"... we believe that Bohmian mechanics can help us make progress with our real problems. There are, at least, three clear reasons why one could be interested in studying quantum problems with Bohmian mechanics: (1) Bohmian explaining: Even when the Copenhagen mathematical machinery is used to compute observable results, the Bohmian interpretation ofently offers better interpretational tools. We can find descriptions of electron dynamics such as “an electron crosses a resonant tunneling barrier and interacts with another electron inside the well”. However, an electron crossing a tunneling region is not rigourously supported within orthodox quantum mechanics, but it is within the Bohmian picture. Thus, in contrast to the Copenhagen formulation, the Bohmian interpretation allows for an easy visualization of quantum phenomena in terms of trajectories that has important demystifying or clarifying consequences. In fact, Bohmian mechanics allows for a simultaneous description and interpreation of quantum mechanics within the same theoretical framework. In particular, it provides a singleevent description of the experiment, while Copenhagen quantum mechanics accounts for its statistical or ensemble explanation. We will present several examples in chapters 2 and 3 emphasizing all these points. (2) Bohmian computing: Although the predictions of the Bohmian interpretation reproduce the ones of the orthodox formulation of quantum mechanics, its mathematical formalism is different. In some systems, the Bohmian equations might provide better computational tools than the ones obtained from the orthodox machinery, resulting in a reduction of the computational time, an increase in the number of degrees of freedom directly simulated, etc. We will see examples of these computational issues in quantum chemistry in chapters 4 and 5, as well as in quantum electron transport in Chap. 6. (3) Bohmian thinking: From a more fundamental point of view, alternative formulations of quantum mechanics can provide alternative routes to look for the limits and possible extensions of the quantum theory. As we will discuss later, the work of John Bell on nonlocality is a clear example of the unquestionable utility of understanding quantum phenomena with Bohmian mechanics. In particular, Chap. 7 presents the route to connect Bohmian mechanics with geometrical optics and beyond opening the way to apply the powerful computational tools of quantum mechanics to classical optics, and even to electromagnetism. The natural extension of Bohmian mechanics to the relativistic regime and to quantum field theory are presented in Chap. 8, while Chap. 9 discusses its application to cosmology." For more details, you need to get the book itself.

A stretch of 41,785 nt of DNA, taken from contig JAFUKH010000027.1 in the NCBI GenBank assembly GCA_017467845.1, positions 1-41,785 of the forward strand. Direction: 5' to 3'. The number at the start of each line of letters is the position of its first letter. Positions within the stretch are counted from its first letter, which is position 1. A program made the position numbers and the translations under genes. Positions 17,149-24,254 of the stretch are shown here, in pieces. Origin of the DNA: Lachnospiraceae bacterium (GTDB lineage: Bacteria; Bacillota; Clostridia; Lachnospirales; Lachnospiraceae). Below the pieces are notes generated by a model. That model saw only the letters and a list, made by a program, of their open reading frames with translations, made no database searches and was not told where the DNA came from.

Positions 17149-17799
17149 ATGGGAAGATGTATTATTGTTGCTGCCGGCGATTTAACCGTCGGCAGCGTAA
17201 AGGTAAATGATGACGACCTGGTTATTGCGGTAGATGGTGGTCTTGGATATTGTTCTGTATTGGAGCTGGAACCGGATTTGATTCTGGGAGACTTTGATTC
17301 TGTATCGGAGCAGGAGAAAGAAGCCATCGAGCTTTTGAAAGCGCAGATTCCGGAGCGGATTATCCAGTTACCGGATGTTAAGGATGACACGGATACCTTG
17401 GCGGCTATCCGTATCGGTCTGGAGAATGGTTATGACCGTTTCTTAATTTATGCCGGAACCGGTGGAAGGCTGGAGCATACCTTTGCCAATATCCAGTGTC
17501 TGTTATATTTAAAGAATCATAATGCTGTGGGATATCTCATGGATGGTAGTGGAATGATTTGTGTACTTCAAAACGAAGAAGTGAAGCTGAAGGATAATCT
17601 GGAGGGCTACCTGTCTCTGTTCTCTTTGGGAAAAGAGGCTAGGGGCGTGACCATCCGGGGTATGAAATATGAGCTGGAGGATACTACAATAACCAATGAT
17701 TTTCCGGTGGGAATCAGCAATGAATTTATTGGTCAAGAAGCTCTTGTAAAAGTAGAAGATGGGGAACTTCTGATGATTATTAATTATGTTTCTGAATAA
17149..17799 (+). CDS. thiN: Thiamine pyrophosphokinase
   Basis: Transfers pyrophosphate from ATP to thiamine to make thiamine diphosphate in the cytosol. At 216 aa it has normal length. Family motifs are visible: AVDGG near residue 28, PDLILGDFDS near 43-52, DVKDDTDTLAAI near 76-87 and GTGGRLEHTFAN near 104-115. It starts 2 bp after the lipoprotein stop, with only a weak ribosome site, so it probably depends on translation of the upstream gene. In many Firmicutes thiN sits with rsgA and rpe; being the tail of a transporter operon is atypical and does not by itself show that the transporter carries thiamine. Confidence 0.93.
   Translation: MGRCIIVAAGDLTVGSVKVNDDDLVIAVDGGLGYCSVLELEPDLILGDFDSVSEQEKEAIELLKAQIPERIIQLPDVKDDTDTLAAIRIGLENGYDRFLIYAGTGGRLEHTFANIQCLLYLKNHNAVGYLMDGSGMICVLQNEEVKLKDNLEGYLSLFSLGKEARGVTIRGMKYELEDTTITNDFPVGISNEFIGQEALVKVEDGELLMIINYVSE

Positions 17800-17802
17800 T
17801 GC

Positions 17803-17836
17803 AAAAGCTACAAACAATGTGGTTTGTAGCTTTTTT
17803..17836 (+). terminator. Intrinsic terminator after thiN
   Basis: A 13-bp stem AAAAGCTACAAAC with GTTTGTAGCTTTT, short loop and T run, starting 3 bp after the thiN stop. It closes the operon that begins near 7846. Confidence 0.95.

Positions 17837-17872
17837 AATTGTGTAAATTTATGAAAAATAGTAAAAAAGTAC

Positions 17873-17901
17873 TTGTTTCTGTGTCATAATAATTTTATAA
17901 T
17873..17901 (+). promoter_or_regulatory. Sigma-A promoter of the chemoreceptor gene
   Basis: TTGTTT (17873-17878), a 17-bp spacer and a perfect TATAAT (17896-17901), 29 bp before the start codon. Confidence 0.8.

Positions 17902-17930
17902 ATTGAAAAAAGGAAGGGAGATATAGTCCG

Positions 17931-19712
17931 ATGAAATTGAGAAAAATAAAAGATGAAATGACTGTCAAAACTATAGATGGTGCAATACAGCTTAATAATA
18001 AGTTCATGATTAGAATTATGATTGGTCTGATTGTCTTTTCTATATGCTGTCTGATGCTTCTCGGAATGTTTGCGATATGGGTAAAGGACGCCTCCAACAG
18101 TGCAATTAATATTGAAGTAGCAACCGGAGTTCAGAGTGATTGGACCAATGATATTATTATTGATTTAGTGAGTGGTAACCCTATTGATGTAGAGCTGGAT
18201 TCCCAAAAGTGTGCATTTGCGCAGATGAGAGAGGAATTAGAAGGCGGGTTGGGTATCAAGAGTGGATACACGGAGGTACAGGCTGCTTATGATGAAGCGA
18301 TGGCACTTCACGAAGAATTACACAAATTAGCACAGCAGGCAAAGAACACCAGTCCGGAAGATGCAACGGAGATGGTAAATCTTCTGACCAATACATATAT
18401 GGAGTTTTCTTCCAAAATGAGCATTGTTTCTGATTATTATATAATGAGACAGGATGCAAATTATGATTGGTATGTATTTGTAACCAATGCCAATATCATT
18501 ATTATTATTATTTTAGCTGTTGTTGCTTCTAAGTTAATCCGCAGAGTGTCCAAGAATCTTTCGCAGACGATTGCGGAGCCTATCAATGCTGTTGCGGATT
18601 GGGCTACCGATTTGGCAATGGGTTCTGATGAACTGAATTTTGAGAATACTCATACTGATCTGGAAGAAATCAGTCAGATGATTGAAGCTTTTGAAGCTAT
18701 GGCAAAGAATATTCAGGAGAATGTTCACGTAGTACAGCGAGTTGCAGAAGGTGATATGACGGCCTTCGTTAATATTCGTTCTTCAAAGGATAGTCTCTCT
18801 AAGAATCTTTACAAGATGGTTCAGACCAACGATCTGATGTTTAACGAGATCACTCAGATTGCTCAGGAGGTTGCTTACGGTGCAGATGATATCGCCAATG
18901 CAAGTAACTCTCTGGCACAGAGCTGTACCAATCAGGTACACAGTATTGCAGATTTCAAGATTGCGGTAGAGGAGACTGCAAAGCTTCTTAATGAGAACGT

#13
Oct311, 01:18 PM

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#14
Oct411, 12:44 AM

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#15
Oct411, 03:31 AM

Sci Advisor
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#16
Oct411, 04:12 AM

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#17
Oct411, 04:53 AM

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#18
Oct411, 09:16 AM

PF Gold
P: 675

I have to admit, I couldn't help but enjoy the humour (and truth?) about this statement by Fuchs:
Whatever it is, it cannot be for want of a selfordained solution: Go to any meeting, and it is like being in a holy city in great tumult. You will find all the religions with all their priests pitted in holy war—the Bohmians, the Consistent Historians, the Transactionalists, the Spontaneous Collapseans, the Einselectionists, the Contextual Objectivists, the outright Everettics, and many more beyond that. They all declare to see the light, the ultimate light. Each tells us that if we will accept their solution as our savior, then we too will see the light.But there has to be something wrong with this! If any of these priests had truly shown the light, there simply would not be the yearafteryear conference. The verdict seems clear enough: If we—i.e., the set of people who might be reading this paper—really care about quantum foundations, then it behooves us as a community to ask why these meetings are happening and find a way to put a stop to them. http://perimeterinstitute.ca/persona...VaccineQPH.pdf